While recruitment process outsourcing has been gaining popularity in the past few years, for many working with an RPO provider still seems mysterious with many unanswered questions. In this edition of #AskAnRPOExpert, John Younger, founder and CEO of Accolo, answers questions related to working with recruitment process outsourcing providers as they relate to corporate culture and keys for success and failure.
RPOA: What’s your practice for aligning the RPO provider with the client’s culture, as many companies hire based on soft skills?
Younger: Recruitment process outsourcing (RPO) is an extension of your team and your culture, so part of what I’ll call the implementation is to understand your culture deeply. One of the things that we’ve found is that companies will say, “Our culture is really important,” but then you go look at their job description and they’re generic, they’re boring, and they don’t answer the question about why you care and what the culture’s like. So even though the company has this emphasis on culture, right out of the gate the recruiting function and the HR function are not propagating that culture at all through those job descriptions and initial interview questions. And that’s the perfect time to do it because you’re going to inherently attract people who are a better fit if the descriptions and questions are well-crafted.
For example, one of the companies we work with has a really fun culture. They play ping pong, they have get-togethers every Friday, and so right in the job descriptions we talk about ping pong and Friday outings. The person who wants to work at Bank of America and wear a tie and be more formal is not going to see themselves as a good fit there, and they’ll swipe out. And other people who hadn’t considered working for that company will actually be attracted to it. Culture starts with how you communicate what we call the love letter, not the job description. The love letter is a first step to communicating the culture, and the RPO will come in and look your culture very carefully and work at crafting descriptions that propagate that culture.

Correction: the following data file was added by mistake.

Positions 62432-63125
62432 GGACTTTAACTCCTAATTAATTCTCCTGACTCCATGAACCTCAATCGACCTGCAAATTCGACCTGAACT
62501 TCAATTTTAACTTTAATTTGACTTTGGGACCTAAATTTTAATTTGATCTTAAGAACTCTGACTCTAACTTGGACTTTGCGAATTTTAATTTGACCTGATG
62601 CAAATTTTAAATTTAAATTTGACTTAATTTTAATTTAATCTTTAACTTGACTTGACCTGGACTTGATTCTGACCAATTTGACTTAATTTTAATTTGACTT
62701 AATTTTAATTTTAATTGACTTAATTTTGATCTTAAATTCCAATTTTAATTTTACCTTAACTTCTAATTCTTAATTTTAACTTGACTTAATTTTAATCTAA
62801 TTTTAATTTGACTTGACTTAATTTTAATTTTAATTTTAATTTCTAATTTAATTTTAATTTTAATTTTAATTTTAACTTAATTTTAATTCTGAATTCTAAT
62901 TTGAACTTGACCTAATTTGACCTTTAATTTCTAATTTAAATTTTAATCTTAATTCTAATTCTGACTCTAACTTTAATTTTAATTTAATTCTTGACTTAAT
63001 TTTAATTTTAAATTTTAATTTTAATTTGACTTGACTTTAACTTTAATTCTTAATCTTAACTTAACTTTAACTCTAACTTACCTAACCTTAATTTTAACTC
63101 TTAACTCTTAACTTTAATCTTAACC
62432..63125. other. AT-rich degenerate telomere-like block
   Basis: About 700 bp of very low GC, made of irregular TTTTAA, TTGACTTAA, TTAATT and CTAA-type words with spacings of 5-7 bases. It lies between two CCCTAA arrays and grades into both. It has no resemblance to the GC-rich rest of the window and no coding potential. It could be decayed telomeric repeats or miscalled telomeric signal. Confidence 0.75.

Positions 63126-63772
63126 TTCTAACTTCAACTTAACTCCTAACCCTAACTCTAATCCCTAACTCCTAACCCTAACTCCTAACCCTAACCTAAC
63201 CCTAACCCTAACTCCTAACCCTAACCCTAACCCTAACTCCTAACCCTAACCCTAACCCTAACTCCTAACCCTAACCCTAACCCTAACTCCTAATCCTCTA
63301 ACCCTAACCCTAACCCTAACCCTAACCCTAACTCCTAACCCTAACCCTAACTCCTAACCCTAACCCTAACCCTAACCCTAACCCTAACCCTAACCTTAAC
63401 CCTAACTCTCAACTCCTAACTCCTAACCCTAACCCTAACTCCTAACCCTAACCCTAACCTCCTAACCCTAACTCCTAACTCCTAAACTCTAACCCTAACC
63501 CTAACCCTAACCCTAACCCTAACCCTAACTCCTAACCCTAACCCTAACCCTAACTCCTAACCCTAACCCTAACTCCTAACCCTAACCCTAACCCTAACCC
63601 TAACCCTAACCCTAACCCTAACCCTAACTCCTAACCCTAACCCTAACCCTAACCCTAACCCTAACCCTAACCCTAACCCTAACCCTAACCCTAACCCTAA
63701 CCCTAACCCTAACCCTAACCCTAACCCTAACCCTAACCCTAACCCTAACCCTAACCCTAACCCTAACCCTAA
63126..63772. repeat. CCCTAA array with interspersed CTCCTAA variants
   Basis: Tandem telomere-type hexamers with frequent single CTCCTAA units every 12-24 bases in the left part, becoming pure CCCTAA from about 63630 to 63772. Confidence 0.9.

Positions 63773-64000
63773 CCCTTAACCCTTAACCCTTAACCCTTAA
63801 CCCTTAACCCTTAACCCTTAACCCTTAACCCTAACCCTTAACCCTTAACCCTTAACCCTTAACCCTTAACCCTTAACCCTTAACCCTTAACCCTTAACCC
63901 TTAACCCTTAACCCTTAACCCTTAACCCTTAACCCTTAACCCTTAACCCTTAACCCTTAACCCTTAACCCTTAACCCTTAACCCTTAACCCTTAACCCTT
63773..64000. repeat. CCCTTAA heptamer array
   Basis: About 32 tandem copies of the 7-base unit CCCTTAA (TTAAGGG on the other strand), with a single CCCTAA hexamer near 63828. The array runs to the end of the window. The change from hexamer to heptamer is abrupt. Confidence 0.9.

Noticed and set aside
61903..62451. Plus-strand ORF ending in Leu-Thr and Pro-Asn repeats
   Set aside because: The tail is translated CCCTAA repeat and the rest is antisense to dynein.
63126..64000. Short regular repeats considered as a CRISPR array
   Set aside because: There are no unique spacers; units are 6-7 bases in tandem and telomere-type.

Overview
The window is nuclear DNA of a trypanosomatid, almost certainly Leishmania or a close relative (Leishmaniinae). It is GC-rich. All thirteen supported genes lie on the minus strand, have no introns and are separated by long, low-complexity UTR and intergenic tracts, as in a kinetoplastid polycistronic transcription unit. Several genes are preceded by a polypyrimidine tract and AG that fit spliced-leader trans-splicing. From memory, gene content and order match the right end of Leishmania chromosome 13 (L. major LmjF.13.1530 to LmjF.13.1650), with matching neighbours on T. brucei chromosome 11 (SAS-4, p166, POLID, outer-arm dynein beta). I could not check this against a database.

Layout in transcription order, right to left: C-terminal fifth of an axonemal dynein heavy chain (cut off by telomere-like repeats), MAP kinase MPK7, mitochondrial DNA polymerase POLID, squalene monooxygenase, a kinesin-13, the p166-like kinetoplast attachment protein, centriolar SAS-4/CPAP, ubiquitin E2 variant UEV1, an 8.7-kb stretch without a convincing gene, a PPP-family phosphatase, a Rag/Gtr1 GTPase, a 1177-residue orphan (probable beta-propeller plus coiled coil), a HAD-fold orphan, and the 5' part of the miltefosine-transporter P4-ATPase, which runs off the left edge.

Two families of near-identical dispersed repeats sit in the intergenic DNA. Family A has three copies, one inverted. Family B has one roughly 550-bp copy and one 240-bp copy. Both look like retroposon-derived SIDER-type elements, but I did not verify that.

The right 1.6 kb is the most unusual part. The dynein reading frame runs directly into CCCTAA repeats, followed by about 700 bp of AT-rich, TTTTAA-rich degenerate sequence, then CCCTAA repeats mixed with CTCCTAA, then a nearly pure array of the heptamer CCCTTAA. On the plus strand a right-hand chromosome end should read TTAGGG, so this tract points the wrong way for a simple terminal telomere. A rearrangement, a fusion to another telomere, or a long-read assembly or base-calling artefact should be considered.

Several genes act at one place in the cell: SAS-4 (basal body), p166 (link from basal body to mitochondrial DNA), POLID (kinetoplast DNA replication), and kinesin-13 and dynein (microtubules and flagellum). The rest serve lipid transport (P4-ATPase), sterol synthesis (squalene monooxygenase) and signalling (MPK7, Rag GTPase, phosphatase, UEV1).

If you want to see some examples of amazing job descriptions that really work, go to our sister company HireMojo.com, and type in any title you want. Together HireMojo and Accolo have filled tens of thousands of jobs, and you can see the job descriptions that have worked best and had the best hires in the shortest amount of time.
What are some of the reasons an RPO engagement may not produce quality hires?
If an RPO produces poor hires, my guess is that it’s directly related to a structural, procedural, or contractual problem right at the beginning. I’ve seen it where an organization will engage an RPO and say, “You have to use our generic descriptions, you cannot deviate. You have to not ask any questions up front of any value or significance, you cannot follow up with each candidate the way you would normally do, and you can’t talk to the hiring manager directly to ascertain the four pieces of information you need.” And then they wonder why the hires aren’t very good.
The question I would ask is, did the RPO receive a message from HR that they have to work within very tight constraints of an existing process that didn’t work very well, or did that RPO have more latitude to apply the process that they knew would work? Because if it is the latter, I would be very surprised if the engagement resulted in poor hires. That has not been our experience. I can also tell you firsthand that when the process is dictated, with big companies, small companies, almost every time a company tells us, “we really want to work with you and RPO, but we really want you to use only our ATS, you have to use only our tools, you have to not talk to the hiring mangers directly” we turn and run in the other direction. At that point, you don’t want an RPO. You want to keep the status quo, so hire some contract recruiters, and best of luck to you.
What are the essential requirements for a company considering RPO?
If you’re going to try RPO, do these three things: first, make sure you get executive support and buy-in. If you don’t have that, it becomes a struggle the whole way through for both you and the RPO provider. Second, if you’re not ready to jump into RPO full force, see if you can work with an RPO provider on a pilot. That would be something like 30, 40, or 50 jobs, very small, very contained. Number three is to make sure that as you roll this out in the pilot form there’s a natural transition for something more meaningful to the RPO, rather than “here’s three jobs we can’t fill, let’s see how that works.” Don’t even go there. Make sure it’s a big enough size and make sure you have the scope. So again, get executive support, scope out something in the 50-60 job range if you’re not sure, and make the metrics clear up front. That’s what I suggest.
Accolo is an award winning Recruitment Process Outsourcing (RPO) provider. Companies engage Accolo as their turn-key internal recruiting department, an extension of their existing recruiting team or as their On-Demand recruitment capacity partner. Accolo’s unique application of the “art” of recruiting within a highly elastic and automated framework, along with an expansive professional network of trained and certified hiring consultants (recruiters), delivers quantifiable improvements in recruiting elasticity, quality, efficiency and cost.